I think, sadly, that Sly doesn't get the credit he deserves (because I think he made some of the greatest soul music ever recorded) because he lived.  If he had died like Jimi or Janis, he'd be referred to in the same revered tones and there'd be essays about all the music we lost.  Instead, he's a living casualty, and more likely to be a punch line.  Like Brian Wilson, he's not coming back from wherever he's gone to.  

                        Ladies and Gentlemen: Sly Stone has left the building.  And, perhaps, the realm of human rationality.

Saltine tasted great, by the way.  Thanks for asking.  Thinking of trying toast for lunch. 



  1. Blech the late 60s into the 70s was a great time for music but a brutal time for musicians. The list of folks killed or driven nuts by drugs during that period alone is heartbreaking. Any time anyone wonders whether being a rock star is all it is cracked up to be ask that person to consider this question: if it's so great to be a rock star, why did and do so many of them self-medicate themselves to death or madenss?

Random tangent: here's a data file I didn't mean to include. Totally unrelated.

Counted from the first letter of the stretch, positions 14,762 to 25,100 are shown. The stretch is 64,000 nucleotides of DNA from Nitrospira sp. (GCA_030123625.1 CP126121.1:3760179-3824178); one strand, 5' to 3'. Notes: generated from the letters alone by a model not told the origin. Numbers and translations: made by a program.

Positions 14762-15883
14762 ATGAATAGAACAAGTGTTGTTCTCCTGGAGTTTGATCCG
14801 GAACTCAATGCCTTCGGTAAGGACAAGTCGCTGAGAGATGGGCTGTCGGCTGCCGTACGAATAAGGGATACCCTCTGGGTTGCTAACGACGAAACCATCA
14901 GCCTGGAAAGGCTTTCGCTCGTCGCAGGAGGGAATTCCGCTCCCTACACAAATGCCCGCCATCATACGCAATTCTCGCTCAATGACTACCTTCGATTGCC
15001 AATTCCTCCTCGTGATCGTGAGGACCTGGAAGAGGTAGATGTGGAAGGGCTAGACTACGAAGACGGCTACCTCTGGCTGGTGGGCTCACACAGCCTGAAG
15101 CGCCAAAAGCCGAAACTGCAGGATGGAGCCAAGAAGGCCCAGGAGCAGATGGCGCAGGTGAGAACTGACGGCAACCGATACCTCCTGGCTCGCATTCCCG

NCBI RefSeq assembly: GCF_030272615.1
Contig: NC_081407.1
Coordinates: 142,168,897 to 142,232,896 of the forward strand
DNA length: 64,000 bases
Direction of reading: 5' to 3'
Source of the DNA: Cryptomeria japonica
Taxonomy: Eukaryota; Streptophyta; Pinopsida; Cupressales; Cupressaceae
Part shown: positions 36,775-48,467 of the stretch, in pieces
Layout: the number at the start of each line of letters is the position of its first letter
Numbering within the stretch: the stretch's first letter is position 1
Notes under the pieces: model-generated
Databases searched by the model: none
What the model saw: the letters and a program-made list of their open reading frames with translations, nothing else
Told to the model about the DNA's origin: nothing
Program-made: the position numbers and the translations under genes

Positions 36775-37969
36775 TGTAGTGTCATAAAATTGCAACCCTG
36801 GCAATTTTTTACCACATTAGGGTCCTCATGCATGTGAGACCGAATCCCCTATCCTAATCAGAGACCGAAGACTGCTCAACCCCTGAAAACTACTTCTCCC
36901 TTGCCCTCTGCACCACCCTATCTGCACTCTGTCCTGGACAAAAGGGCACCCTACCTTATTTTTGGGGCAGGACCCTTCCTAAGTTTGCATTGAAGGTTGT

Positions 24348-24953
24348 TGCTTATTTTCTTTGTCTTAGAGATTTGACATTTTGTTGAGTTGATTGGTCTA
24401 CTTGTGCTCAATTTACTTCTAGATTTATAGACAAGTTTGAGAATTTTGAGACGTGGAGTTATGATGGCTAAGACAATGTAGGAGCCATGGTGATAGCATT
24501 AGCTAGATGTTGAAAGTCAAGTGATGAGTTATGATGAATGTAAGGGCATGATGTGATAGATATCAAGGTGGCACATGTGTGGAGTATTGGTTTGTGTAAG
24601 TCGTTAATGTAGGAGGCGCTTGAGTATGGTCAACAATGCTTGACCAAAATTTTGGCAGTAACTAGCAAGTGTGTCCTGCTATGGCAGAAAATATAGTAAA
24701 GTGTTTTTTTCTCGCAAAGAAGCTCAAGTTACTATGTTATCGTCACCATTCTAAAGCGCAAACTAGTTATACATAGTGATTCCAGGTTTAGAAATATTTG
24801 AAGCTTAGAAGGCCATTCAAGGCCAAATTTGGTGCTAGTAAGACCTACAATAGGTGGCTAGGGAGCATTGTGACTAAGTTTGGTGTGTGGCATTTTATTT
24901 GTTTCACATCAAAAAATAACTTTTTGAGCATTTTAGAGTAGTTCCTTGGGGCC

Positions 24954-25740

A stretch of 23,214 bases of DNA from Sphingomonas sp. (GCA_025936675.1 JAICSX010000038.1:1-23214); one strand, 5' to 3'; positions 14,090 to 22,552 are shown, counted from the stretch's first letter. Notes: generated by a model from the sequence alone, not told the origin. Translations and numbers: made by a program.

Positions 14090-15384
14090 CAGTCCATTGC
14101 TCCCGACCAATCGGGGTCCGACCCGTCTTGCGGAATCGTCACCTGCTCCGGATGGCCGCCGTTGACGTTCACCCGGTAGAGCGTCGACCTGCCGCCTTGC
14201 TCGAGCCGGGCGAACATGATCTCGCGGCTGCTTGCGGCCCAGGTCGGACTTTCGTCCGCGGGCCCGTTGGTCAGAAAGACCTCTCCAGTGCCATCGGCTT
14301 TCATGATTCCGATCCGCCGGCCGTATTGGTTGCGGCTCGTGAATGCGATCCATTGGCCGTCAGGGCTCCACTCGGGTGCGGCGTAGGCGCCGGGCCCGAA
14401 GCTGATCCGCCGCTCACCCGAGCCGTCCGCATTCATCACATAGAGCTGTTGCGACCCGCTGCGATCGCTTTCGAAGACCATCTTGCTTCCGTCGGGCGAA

This album cover is particularly heartbreaking, because it is one thing for Sly to drive himself sick and mad, but the human wreckage in terms of families, wives, children etc. is usually forgotten when these stories are told. Really, really sad. that said, great bass groove!

  2. Time For Livin', the other single off Small Talk, is also kind of fascinating. I almost hear it as an alternate to Family Affair...

  3. Oh, and same here with The Beastie Boys! Had it not been for Paul's Boutique, I wouldn't have searched high and low for more of The Three Sounds. That album continues to turn me on to new (old) music even 20 years later... See also: Three Feet High And Rising by De La Soul.